I’ve Become Stronger in My Faith – But Not the Way You Think

Believe me, even if you discover that you’re happy living the way you’ve always lived, this journey ends with a gift: an awareness of our ability to choose the way that we want to be Jewish out of the truly vast range of approaches that Judaism offers.

Orel Regev06.11.17

I would like to share with you the special journey that I underwent, but beforehand…I have a confession to make.

I don’t usually act this way, but when a Conservative female rabbi came to speak at my school a few years ago, I let myself doze off. I have no excuses: I wasn’t sick that day and I wasn’t sitting in the last row. It was definitely not a nice thing to do, but that’s not my confession. The thing is that the reason I did it was because I didn’t see any point in paying attention to this type of Judaism. 

I didn’t grow up in a religious environment, but nevertheless, it was always very clear to me what Jewish religion is about (or at least, so I thought): I was familiar with strict laws and customs observed by our extended family, I had met rabbis and rebbetzins, I had received a Torah book at the local synagogue in 2nd grade and I patiently waited for the third star to shine on Saturday night so I could finally take the train or go to the store. Like most Jews in Israel, I grew up on one type of Judaism – that today I know is called Orthodox Judaism – but I didn’t feel very connected to it. So as a comfortable, compromising default, I chose to be a secular Israeli. Over time, I heard that there are other sects, like Reform and Conservative Judaism, who do things a bit differently. But why should I be so advanced and alternative when I can simply be…secular?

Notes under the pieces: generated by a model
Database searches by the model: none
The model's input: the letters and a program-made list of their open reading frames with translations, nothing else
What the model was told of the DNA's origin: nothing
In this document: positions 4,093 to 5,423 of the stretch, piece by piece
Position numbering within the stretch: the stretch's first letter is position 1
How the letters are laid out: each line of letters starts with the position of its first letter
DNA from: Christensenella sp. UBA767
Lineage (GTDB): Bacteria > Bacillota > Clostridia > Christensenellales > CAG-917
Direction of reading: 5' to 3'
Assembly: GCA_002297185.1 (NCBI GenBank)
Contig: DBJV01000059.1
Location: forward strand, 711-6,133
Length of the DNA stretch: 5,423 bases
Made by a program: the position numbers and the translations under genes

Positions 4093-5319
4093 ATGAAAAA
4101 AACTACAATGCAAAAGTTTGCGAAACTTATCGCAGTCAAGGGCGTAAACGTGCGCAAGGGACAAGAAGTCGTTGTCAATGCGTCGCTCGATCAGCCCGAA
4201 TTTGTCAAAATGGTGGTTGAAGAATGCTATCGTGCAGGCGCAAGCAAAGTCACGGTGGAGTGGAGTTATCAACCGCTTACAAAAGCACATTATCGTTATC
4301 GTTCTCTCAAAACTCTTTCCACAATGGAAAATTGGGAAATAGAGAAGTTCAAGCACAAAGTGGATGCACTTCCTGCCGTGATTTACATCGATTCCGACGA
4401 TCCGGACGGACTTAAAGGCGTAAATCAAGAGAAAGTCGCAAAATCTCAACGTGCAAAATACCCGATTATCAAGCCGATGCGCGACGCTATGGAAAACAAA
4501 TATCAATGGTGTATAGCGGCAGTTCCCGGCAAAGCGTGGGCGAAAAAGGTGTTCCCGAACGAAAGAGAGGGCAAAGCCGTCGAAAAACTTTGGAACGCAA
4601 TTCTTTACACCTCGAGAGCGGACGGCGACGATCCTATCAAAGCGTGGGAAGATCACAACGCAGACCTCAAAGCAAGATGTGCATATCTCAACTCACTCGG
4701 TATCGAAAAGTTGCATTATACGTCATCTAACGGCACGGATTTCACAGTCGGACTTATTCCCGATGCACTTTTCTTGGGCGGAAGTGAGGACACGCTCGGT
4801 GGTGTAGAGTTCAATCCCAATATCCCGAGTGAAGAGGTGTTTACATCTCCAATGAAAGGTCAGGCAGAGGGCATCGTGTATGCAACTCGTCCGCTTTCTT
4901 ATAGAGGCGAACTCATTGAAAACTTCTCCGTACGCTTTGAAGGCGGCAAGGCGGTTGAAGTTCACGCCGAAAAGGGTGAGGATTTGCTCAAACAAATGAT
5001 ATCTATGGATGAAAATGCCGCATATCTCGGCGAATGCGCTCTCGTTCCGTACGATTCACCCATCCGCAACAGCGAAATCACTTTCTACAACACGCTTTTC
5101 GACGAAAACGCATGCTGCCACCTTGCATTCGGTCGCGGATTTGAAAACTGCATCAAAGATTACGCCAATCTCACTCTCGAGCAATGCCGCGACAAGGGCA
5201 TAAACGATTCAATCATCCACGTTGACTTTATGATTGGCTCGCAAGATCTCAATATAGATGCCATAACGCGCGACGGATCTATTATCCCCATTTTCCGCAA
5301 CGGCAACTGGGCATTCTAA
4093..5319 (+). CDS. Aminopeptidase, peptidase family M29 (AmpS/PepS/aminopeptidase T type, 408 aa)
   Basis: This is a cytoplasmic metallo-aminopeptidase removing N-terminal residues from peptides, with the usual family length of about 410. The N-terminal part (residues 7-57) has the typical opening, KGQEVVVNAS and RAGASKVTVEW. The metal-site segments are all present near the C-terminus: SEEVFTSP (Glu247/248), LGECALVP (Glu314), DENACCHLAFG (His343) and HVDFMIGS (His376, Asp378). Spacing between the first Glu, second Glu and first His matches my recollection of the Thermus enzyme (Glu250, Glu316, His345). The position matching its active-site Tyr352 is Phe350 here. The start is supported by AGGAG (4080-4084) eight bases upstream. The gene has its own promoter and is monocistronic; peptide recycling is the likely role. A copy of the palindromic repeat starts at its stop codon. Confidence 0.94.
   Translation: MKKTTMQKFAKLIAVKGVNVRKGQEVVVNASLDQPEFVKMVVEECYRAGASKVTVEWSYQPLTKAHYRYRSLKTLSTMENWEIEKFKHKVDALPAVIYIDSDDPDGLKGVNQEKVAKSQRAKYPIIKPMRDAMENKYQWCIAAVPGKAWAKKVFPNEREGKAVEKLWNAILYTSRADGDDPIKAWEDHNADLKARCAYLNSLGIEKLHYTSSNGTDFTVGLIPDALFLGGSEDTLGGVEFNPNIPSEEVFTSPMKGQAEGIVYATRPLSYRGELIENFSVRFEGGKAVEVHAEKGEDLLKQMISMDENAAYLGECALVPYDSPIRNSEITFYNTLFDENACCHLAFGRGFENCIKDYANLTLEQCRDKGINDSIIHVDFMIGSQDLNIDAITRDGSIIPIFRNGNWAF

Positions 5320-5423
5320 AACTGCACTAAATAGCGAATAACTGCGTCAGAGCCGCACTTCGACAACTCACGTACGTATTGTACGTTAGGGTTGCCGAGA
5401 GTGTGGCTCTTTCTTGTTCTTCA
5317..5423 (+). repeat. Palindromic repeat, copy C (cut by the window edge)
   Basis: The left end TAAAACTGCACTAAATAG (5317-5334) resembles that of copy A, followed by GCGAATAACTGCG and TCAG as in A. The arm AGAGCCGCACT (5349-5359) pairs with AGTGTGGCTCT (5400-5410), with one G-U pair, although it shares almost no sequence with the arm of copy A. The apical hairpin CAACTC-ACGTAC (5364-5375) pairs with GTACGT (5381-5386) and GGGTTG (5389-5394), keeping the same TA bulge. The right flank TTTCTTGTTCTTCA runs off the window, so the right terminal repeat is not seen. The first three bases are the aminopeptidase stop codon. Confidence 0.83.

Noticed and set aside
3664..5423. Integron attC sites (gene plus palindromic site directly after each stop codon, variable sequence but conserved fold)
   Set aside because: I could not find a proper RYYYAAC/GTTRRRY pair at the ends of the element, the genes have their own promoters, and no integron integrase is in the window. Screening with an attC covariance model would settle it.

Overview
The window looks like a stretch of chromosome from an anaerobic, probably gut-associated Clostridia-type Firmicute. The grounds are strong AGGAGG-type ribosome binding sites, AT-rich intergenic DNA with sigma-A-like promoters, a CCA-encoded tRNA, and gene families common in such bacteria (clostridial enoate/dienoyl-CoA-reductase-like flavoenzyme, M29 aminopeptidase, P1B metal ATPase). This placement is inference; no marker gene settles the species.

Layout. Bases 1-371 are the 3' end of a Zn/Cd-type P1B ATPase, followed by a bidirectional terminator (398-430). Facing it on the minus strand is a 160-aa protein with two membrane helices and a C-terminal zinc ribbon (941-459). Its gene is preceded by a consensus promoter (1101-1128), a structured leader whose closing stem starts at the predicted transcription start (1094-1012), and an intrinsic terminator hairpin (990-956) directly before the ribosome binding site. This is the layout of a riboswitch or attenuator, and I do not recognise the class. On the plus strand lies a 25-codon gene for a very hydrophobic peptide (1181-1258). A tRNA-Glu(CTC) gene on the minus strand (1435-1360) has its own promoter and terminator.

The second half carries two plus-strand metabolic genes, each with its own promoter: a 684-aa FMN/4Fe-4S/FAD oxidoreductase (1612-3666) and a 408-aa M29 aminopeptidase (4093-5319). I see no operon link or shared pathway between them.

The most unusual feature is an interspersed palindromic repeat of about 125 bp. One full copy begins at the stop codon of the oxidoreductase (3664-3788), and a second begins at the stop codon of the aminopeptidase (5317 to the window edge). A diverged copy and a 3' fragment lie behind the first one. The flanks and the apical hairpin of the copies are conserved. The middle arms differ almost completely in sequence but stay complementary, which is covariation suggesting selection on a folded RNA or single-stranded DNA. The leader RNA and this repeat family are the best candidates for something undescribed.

That’s why last year, when I participated in HaYechida: A Year of National Service in the Diaspora through the Jewish Agency, I was surprised to discover an entirely new religious experience. Take Yom Kippur, for example. It’s a day on which I always excelled from a religious perspective: I fasted, I didn’t touch electricity and I kept a range of other customs. It’s the tradition. So imagine how interesting it was to come to a Reform temple last Yom Kippur and see women, men and even teens dedicating their full attention and time to a truly meaningful spiritual activity: a deep personal reckoning. They held discussions, sang songs, prayed, gave sermons and said thanks for what they have, while I simultaneously pondered the fact that this was a thousand times more important than tearing pre-cut toilet paper the way I used to do so listlessly right before the fast began. The positive atmosphere in the air felt good to me and stayed with me until the fast ended. And that’s just one of many examples.

Being exposed to different types of Judaism opened my mind, and the feeling of aversion to a Jewish lifestyle disappeared over the course of the year as it took on a different shape. But my belief in God did not get stronger – so why did I still feel that my Jewish identity was getting stronger? How was it that while I remained secular, I still enjoyed visiting the synagogues so much?

Makom, the Jewish Agency’s educational laboratory, helped me understand the phenomenon, and I hope that their idea will interest you as well. At Makom, they claim that when formulating our Jewish identities, each one of us chooses to identify with certain ideas atvarying degrees. These ideas represent three different approaches, which they call the “gateways to Jewish identity.”